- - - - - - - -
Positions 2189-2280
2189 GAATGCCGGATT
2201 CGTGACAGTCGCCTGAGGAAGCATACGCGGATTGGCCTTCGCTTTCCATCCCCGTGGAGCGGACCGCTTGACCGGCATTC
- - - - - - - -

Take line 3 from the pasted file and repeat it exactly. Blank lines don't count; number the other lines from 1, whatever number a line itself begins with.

2201 CGTGACAGTCGCCTGAGGAAGCATACGCGGATTGGCCTTCGCTTTCCATCCCCGTGGAGCGGACCGCTTGACCGGCATTC